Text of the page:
Monday, May 11, 2015

Get to Know: Rikki Rockett (Famous Rock Star & BJJ Black Belt)

As a child of the 80's I grew up listening to bands like Poison and am a HUGE fan of that genre of music.   If I had any idea when I was 13 years old that I would have something in common with my rock star idols, or that we would speak to each other on the same level about it, my mind would have been COMPLETELY blown.  I am beyond stoked that Poison drummer Rikki Rockett took the time to contribute some of his life, history and how he became a student of Brazilian Jiu-Jitsu. 

I believe many people (myself at least) dream about living the life of someone famous. Having opportunities to experience things that the average person may never get to do.  I know that as  kid in my early teens, the idea of being a rock star was incredibly appealing and sounded very exciting.  If you don't know Rikki Rockett because you didn't grow up in the 80's like I did, I think that you can easily imagine this being any other music super star that fits your generation. To date, this has been the most exciting Q&A opportunity I have had. I hope you enjoy it as much as I do.

Q: What are you up to these days?  Are you still playing and involved with music?

A: Very much so. I can’t talk a lot about the changes with Poison right now due some legal stuff, but suffice to say that we are pretty busy right now! We played a show with a different lead singer, Brandon Gibbs, who is in my other band, The Devil City Angels. I started the Devil City Angels with Tracii Guns of L.A. Guns fame (Guns ’N’ Roses), Eric Brittingham from Cinderella and Brandon. I found Brandon in Burlington, Iowa 11 years ago at 17 years old playing with his brother. We have stayed tight ever since and now he is a bona fide rock star in my opinion!

I build custom drums and most important, raise my 5 year old boy Jude and my 2 year old Lucy.

Q: When did you start training?  What drew you to the sport as you got a much earlier start than most people that will be reading this interview?

A: I started over 17 years ago. I was training JKD, Kali and Silat. I was drawn to Silat because of the Sumatran version that was pretty much a ground game. I met John and JJ Machado at a vegetarian rally and told them how I admired Royce Gracie and I wrestled in High School and loved Silat. They invited me to the school. Once I was there I was greated by Renato Magno, (my long time and still my coach) and Eddie Bravo who also trained JKD. I got tapped out 12 times that evening and my life has never been the same! Can I tell you what an experience it is to tapped out by JJ Machado!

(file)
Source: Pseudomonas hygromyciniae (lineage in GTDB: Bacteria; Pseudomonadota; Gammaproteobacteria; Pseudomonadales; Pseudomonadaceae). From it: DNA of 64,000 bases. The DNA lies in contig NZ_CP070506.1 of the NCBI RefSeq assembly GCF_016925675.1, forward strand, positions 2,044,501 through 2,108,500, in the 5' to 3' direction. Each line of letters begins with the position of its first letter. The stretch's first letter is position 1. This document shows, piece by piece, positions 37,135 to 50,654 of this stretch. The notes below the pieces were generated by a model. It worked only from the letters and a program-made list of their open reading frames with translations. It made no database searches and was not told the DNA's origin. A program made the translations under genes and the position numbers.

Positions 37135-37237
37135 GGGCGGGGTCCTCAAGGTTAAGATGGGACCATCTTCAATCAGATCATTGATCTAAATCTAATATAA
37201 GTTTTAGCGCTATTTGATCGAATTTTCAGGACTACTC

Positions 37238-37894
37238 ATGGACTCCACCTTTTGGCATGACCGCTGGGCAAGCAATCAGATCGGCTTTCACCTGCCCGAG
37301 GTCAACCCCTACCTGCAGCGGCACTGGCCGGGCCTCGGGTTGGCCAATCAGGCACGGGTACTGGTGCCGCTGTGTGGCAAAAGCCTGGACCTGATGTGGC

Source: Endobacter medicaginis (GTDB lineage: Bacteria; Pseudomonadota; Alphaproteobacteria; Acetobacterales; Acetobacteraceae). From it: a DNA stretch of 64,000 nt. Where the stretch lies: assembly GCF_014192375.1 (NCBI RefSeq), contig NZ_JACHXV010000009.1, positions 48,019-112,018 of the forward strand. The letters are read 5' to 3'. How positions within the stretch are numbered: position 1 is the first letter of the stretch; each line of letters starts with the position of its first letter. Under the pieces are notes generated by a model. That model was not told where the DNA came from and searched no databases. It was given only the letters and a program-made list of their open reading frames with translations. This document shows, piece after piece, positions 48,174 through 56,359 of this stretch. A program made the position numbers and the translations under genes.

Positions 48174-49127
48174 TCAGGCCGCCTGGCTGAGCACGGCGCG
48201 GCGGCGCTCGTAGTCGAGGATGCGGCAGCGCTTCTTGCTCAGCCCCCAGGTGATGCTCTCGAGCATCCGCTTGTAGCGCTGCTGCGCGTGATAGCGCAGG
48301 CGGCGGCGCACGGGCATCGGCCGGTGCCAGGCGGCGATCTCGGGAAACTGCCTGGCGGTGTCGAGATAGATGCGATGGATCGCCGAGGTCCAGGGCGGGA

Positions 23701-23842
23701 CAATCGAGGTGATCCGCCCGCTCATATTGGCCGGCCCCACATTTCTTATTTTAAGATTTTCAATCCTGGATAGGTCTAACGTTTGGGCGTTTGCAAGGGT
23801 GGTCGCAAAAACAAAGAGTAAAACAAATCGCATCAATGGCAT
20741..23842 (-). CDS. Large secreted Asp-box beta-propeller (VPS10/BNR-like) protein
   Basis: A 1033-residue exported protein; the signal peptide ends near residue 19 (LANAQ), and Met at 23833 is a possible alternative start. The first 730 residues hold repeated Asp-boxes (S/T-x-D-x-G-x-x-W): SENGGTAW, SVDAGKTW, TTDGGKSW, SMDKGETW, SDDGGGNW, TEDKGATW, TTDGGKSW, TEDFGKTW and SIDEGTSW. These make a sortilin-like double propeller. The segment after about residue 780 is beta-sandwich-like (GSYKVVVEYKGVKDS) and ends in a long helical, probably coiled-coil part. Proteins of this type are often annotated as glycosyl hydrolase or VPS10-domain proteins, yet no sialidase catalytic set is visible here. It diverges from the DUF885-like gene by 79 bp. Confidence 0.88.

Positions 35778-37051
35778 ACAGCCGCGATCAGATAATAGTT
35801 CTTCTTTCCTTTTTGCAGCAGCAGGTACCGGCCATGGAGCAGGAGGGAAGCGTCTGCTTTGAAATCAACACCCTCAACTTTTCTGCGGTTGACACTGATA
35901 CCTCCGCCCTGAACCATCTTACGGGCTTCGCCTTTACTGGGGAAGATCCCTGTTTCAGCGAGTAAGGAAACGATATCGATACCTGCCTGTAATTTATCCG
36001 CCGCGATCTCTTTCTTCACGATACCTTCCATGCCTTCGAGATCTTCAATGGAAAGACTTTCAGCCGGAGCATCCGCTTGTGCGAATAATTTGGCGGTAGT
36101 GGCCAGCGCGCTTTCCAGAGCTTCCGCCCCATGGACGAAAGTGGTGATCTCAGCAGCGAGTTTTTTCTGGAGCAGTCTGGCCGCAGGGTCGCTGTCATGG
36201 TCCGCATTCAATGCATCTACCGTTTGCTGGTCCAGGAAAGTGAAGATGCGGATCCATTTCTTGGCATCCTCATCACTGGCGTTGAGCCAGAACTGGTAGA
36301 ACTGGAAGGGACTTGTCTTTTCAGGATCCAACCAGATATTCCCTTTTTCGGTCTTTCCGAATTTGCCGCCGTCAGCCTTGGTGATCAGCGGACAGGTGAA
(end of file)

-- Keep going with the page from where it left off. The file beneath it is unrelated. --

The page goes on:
Q: When did you receive your Black Belt and from whom?  How old were you?

A: I was 48 years old. Renato Magno (Street Sports BJJ, Santa Monica, CA). Renato moved here with the Machado Bros. from Brazil to help start their school. I got my second degree two years ago. I am eligible for three stripes, but I don’t deserve it! I haven’t been as consistent this year because of all of my musical projects. Four training days a week is great, but this past year has been about two or three. I like to walk around at competition weight and feeling like I could compete at any time, but that’s just a wish most of the time! 

Note: I got my purple belt under Renato and JJ Machado at the Machado Bros. school. I remained a purple belt for 7 years!

Rikki & Renato Magno

Rikki & Jean Jacques Machado
Q: I think most people find it fascinating to learn about famous people that also train Jiu-Jitsu.  Name some of the competitors that you either trained with or against comping up in the ranks.  Any other well-known training partners currently or in the past?  

A: Mac Danzig (UFC), Danny Inosanto, Gabriel Vella de Freitas, All of the Machado Bros., Ray “Boom Boom” Mancini, Eddie Bravo, Ed O’Niel, Rico “The Baltimore Butcher” Chipparelli & playwright / film director David Mamet come to mind.

Q: Any interesting stories to share about training over the years? 

A: I swear, everyday is an adventure.  And thank God for that!!!

Q: What do you feel a new student should focus on?

A: I can answer both this and the second at the same time. Keep a log of your training. I wish, wish I would have done this! We all tend to remember our rolls more than our drills and so it’s important. When your coach sez, “I wanna see 15 chokes from the mount!” and you are going in your head, “Hmmmmm, I only use 3 most of time, what were they now?” It’s important to review. Even if you prefer certain techniques over others. I am not a gifted grappler. I have had to scrimp and scrape for everything I have acquired. It just doesn’t come naturally most of the time for me. Even for our gifted brothers, keep a log. You are probably going to teach too.

Q: What would you change about how you approached training Jiu-Jitsu if you had to go back and start all over again?

A: See last answer!

Q: In my experience, famous and well known people that train BJJ don't compete very often.  I personally saw you compete at IBJJF Pan 2010 via the Budovideos stream.  That is how I became aware that you were a Black Belt.  How important is it to compete and its usefulness for development?

A: I think competition is a big part of our art. It pushes the envelope. Sure, the system of competing has it’s limits, but it drives a certain aspect of BJJ that is important. Some people never compete. Ceasar Gracie for example, but he is a bad ass and a great coach. So, it’s personal. However, it does build camaraderie and that is essential. BJJ peeps are, for the most part, a big family. We are like the Marine Corps of martial arts and we respect each other because of that. (I mean that with respect to the Marines, BTW. My Dad and cousins were in the corp.)